Sorry you woke late, happy you made it to the train on time, extremely happy it went well because we have been on that particular journey and as I savor the trip I think your commentary would have been even more entertaining than we we had. Not complaining, just looking forward to your popping up more often and giving us more opportunities to listen to you. Late Nov/Early Dec of course, but still – you are a girl who can turn a phrase.

    • Yes a lot of people use them to commute. You see the marching purposefully towards the nearest bike station, helmet on head or in hand. But I had never seen this before. It makes sense that outside the mainline stations there is a continuous demand during the rush hour so the vans must be kept busy meeting demand with supply and collecting the bikes from elsewhere in London. I imagine that there are places which are also popular destinations, so it’s probably a fairly continuous loop.
      The cost of a helmet is not so great as the cost of a helmet and a bike, and with these you don!t have to worry about storage or maintenance.

  2. lovely post – and I’m enchanted by the redundant trunk turning into a flower bed. Have a couple in the house – both still with stuff in but Taking Up Space that I would like to have freed up. So I shall look for a place to put them and turn them into part of the garden. Brilliant!

    • Oh good. There is something very satisfying about using something that has been discarded as rubbish and turning it into something if not beautiful at least pleasant to look at. The trunk now has a lining attached with drawing pins, and holes drilled trough the bottom for drainage. It is resting on six bricks. I am delighted with it.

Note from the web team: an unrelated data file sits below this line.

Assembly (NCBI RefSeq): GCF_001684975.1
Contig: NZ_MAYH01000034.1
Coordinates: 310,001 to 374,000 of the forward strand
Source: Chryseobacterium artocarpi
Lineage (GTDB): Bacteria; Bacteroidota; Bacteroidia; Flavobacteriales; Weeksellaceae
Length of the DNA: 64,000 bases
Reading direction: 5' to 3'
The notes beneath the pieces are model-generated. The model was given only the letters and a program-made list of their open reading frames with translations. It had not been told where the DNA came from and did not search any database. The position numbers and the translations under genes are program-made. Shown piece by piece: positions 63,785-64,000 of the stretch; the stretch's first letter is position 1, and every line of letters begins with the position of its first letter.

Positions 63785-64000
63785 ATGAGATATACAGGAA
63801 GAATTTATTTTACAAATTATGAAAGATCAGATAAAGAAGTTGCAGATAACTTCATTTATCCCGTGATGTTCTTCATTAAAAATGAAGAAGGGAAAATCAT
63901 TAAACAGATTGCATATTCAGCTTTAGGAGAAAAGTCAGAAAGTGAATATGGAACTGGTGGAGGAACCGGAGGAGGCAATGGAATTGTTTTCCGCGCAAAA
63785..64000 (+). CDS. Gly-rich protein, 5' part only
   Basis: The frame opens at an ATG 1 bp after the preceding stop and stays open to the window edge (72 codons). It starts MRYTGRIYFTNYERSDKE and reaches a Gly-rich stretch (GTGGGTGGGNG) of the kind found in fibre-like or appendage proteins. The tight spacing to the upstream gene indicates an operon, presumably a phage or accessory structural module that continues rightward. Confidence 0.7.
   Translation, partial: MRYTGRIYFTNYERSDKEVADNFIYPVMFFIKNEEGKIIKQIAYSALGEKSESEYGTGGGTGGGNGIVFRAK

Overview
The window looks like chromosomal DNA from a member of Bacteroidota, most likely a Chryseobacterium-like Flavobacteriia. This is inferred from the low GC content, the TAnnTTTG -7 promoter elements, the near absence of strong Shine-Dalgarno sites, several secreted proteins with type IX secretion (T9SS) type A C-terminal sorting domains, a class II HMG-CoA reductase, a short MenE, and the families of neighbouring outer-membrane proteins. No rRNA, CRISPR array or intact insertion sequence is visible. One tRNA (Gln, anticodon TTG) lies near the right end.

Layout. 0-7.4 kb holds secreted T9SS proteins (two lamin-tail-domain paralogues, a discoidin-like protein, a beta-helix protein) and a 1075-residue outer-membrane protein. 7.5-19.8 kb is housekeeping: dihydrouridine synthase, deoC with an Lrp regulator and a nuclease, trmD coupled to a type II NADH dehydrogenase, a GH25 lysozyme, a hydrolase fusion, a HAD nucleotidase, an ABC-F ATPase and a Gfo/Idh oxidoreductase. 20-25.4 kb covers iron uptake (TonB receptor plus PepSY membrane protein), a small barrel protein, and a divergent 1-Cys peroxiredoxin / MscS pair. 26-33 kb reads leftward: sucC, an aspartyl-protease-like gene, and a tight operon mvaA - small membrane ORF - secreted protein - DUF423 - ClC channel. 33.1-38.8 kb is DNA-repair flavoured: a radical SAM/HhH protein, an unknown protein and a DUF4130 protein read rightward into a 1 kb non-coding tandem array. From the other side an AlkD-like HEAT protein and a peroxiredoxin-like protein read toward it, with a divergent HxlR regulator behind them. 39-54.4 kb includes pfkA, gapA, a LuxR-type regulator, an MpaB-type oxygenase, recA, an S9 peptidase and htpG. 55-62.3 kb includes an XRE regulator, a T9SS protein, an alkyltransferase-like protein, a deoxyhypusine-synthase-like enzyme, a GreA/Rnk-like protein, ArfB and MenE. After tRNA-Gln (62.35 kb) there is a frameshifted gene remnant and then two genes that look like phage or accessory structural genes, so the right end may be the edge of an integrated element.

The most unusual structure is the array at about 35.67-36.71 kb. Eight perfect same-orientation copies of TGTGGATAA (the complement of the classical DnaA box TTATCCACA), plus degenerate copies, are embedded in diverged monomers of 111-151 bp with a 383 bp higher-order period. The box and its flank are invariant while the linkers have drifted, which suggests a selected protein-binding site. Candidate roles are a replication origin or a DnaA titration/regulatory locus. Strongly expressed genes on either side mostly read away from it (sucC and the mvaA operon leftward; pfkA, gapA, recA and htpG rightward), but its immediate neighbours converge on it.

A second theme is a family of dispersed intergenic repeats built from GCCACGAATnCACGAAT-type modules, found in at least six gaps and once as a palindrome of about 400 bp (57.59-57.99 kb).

• I was intending to change the header this week, but after your comment it can have a day or so’s reprieve.
      I just love the trunk. The Lovely Neighbour and I had plans for it before she moved out, so it has taken quite a while to get this far.

  3. Hi glad to hear the trip went well and have to say I love the herb trunk…did you get my email yesterday with the pallet recycled auricula theatre?

    • I had never heard of an auricula theatre, and love this idea. I am sure we could hold of an old pallet or two and do something here. Brill. Thanks!

  4. They are Santander bikes now. That’s why they are now red; before they were blue. Barclays would be pleased to see you calling them Barclays bikes. Most people call them Boris bikes, so Barclays may not have benefitted as much from the sponsorship as they wanted to.

    • I know, but I don’t see why BoJo should get free publicity every time one mentions a bike, and I called them Barclays bikes from the start. Some are still blue. I think we should come up with a new catchy name. Any suggestions?

  5. I do so like your herb garden in a trunk, Isobel. Poppies are wonderful, we saw so many of them in Europe. The red really stands out against green grasses or barley or wheat, or even alongside railway tracks, where they contrast beautifully with the rusty-coloured rails. Such a pleasing and cheerful sight.